'A Corrective to the Spirit of too Exclusively Pure Mathematics': Robert Smith (1689-1768) and his Prizes at Cambridge University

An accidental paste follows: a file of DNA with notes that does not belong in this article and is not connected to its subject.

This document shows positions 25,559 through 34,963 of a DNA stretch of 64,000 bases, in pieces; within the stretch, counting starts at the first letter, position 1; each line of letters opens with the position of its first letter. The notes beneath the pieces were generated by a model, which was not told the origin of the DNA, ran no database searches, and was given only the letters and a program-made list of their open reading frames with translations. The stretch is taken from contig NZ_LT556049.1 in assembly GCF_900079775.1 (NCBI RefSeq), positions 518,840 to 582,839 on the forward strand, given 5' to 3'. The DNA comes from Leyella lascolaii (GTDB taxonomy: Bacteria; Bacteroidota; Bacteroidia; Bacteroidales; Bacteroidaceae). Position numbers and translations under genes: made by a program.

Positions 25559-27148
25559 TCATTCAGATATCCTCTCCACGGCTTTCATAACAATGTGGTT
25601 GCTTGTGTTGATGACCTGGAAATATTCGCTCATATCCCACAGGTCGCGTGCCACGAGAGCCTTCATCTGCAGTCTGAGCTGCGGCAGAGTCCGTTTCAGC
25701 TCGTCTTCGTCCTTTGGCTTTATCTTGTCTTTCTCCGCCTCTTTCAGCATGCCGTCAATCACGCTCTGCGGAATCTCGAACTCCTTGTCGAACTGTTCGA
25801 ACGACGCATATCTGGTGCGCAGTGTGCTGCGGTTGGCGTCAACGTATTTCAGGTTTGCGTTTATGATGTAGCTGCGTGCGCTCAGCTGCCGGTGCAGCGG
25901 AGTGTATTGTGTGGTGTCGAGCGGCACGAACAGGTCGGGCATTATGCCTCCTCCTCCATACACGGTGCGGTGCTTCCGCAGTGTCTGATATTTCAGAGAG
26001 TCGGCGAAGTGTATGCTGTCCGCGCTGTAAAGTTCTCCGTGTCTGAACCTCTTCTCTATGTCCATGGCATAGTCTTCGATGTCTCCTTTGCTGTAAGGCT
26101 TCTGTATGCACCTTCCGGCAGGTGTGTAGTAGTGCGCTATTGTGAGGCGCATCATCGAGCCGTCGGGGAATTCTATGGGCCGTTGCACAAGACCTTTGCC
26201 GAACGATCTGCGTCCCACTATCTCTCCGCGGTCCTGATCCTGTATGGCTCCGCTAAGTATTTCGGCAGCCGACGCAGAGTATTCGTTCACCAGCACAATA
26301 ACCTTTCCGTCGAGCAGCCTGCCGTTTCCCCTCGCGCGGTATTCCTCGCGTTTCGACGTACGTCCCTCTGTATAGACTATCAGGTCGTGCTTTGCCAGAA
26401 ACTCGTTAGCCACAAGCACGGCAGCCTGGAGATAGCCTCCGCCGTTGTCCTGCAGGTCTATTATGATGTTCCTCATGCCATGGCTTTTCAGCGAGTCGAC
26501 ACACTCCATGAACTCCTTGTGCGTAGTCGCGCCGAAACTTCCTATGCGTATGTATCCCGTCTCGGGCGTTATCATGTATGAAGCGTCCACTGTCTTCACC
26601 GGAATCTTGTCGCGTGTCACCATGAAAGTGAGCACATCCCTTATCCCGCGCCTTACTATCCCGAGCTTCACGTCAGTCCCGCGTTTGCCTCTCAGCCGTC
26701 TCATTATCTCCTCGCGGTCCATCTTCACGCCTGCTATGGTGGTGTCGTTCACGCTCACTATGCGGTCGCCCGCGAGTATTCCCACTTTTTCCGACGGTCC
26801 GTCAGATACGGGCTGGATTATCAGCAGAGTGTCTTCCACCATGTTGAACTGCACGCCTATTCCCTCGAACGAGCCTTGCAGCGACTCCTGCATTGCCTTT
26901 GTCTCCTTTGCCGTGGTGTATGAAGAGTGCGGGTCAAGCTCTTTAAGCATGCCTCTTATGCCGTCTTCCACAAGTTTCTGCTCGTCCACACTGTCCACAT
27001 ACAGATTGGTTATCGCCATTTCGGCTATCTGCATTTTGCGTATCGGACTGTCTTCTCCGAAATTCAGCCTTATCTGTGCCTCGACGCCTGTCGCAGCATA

The Smith's Prize competition was established in Cambridge in 1768 by the will of Robert Smith (1689-1768). By fostering an interest in the study of applied mathematics, the competition contributed towards the success in mathematical physics that was to become the hallmark of Cambridge mathematics during the second half of the nineteenth century. Perceptions of Smith's intentions were to play a part in discussions about the content and balance of the mathematics curriculum, as may be seen in the Airy quotation in the title. In the twentieth century the competition acted to stimulate the formalization of Cambridge postgraduate research in mathematics. Throughout its existence the competition has played a significant role by providing a springboard for graduates considering an academic career and the majority of prize-winners have gone on to become professional mathematicians or physicists. In seeking the reasons behind the competition's success, attention has been paid to the life and work of Robert Smith, the intention behind his bequest, and the history of the competition from its origins until 1940.